We do. Those are one of the area's I think that need the most immediate addressing due to the fact that a lot of people aren’t comfortable sitting down in the desk that someone else was just sat in.

[James Cook]

Do you think there is a certain set of the workforce that has now gotten a taste of working from home and is just going to say, you know, hey, this is working. Let's continue it in and so we're going to have more work-from-home?

[Christian Beaudoin]

We sent a detailed survey to understand that information from our clients. The results indicate that a very small percentage of the market around 5% 5.1% so far, indicate that they want to continue working from home permanently full-time. Regardless of if and when you know, all clear signals are given and health approvals are given and we can return to the office. [0:04:00-0:04:51] Will still want to work from home full-time no matter what. That may sound like a small percentage. However, we track over four billion square feet of real estate in jll commercial office square footage. Even if you just take 5% of that space and say it is no longer needed because people are working from home, 5% of 4 billion is, well I am not that quick at math, but that is a big number.

[James Cook]

I love the flexibility, you know that I had, you know before all this started of being able to work from home when I needed, sometimes going to a coffee shop, sometimes being in an office

[Christian Beaudoin]

What you mentioned is what the vast majority of our survey respondents have told us 65% so the biggest percentage have told us they like working from home sometimes, but they also like to be in the office other times for collaboration, for connection to people, for meetings things – for the diversity of space. No matter how much you like working from home [0:04:59-0:05:51]it can be exhausting and frankly a bit dull at times.

[James Cook]

I know that some corporations have partnered with co-working spaces to give their employees sort of that flexible workspace that they can go work at.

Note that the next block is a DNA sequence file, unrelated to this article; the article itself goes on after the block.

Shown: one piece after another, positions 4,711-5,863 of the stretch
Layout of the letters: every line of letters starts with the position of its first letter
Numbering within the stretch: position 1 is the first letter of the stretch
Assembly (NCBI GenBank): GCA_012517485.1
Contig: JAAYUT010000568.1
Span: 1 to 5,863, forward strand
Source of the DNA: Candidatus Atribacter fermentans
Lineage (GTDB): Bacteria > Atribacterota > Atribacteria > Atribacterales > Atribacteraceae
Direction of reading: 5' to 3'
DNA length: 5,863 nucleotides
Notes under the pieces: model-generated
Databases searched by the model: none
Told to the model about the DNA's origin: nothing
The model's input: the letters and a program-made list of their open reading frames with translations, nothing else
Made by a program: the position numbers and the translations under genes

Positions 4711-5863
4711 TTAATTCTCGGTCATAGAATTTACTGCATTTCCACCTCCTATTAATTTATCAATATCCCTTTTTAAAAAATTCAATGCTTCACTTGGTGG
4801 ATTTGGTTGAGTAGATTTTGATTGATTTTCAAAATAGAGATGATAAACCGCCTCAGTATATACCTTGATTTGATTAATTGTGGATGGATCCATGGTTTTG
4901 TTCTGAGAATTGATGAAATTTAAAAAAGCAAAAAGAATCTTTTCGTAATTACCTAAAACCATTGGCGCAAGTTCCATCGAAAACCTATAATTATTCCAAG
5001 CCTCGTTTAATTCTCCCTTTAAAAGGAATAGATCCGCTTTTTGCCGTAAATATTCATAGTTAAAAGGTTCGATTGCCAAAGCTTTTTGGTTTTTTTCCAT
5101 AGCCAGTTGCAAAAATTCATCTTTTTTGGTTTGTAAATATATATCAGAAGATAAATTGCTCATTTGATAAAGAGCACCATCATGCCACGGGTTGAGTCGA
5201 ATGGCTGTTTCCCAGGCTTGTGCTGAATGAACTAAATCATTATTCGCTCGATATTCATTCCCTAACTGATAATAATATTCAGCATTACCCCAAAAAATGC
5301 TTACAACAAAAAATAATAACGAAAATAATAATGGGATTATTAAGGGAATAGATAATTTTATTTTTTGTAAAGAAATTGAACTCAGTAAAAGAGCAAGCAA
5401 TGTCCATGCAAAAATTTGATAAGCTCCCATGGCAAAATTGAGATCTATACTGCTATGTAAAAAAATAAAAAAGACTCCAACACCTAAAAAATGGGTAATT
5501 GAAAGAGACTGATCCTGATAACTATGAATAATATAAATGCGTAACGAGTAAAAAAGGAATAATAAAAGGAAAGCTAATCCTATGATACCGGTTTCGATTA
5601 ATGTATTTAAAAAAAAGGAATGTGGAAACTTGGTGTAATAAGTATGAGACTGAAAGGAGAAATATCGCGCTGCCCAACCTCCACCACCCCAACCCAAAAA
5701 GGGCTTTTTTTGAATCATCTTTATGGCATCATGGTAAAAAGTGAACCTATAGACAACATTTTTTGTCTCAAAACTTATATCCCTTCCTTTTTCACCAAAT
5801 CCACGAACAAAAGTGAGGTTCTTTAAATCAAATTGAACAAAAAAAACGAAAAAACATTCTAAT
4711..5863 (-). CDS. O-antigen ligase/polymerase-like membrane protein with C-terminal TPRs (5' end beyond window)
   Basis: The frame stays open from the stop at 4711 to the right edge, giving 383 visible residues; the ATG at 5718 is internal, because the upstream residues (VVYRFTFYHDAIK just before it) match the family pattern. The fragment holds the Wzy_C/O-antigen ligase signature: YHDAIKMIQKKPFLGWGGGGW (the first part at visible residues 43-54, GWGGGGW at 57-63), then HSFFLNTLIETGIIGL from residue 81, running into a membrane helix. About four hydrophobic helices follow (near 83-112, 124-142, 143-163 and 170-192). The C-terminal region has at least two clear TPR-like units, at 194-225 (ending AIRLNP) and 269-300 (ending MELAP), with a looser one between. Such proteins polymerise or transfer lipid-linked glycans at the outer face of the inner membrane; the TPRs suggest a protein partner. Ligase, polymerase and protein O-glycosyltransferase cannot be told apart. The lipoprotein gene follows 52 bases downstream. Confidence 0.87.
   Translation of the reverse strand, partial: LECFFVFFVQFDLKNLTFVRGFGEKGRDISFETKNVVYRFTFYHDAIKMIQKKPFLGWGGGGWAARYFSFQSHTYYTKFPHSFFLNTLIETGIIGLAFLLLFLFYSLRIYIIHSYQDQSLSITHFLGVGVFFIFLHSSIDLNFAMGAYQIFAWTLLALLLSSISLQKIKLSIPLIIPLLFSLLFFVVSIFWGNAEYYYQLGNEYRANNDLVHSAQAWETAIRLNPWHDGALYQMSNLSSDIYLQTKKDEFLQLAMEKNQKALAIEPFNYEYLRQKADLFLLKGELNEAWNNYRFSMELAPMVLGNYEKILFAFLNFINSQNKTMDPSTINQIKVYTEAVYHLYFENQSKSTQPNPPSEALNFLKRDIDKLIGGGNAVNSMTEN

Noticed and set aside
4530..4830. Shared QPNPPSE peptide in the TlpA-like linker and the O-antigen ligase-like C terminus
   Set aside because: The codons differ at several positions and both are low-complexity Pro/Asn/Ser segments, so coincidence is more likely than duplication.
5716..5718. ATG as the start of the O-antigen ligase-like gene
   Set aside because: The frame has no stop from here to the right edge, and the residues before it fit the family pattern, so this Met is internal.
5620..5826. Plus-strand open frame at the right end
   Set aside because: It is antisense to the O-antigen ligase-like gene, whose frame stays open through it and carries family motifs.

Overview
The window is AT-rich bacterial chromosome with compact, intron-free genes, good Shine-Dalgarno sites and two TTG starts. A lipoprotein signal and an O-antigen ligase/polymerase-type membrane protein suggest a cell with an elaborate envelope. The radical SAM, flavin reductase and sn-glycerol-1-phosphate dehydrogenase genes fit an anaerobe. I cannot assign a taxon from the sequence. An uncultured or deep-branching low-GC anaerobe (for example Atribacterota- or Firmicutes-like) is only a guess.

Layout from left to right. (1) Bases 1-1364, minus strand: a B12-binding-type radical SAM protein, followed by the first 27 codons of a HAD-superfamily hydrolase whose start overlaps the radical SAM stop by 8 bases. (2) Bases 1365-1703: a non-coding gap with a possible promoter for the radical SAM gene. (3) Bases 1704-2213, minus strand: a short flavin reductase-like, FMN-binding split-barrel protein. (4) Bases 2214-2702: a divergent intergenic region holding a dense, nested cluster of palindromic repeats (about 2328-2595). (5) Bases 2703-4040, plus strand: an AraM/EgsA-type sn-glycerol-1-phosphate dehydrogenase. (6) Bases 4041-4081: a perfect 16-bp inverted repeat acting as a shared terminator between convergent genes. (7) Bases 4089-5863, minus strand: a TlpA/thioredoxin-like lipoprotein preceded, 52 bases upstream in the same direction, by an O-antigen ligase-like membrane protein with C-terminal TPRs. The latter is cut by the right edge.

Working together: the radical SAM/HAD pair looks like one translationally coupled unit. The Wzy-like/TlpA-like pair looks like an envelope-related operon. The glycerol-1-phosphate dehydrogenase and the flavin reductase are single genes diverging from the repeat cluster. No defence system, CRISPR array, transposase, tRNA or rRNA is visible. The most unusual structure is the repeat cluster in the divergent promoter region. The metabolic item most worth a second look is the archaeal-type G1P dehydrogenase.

[Christian Beaudoin]

I think the model for co-working will at least again in the near-term will change considerably. Co-working was based on shared environments. And we've already talked about how people have a little bit more apprehension now. Sitting at a desk or table or in an office space that just a few minutes ago by someone else if you're not sure of what was there before so that is one element of co-working that is kind of embedded in the model, which is under question right now. Second was density, co-working spaces were very, very dense in order to maximize profitability and cover their fixed costs of community managers and rent. And this is also under question. Third, they were based on [0:05:59-0:06:40] flexibility we've seen now that a lot of people and must work from home. If you're going back into an environment. You might wonder if you really need to work environment right now, or you might just go back to your corporate office for critical meetings or for connecting with your co-workers.

[James Cook]

I’ve heard that you know, in Asian for example, there might be temperature checks before you can get into your office space to make sure you're not showing any signs of illness. How do how do the managers of office space ensure that that people are being healthy and kind of this new?

[Christian Beaudoin]

[0:06:59-0:07:51]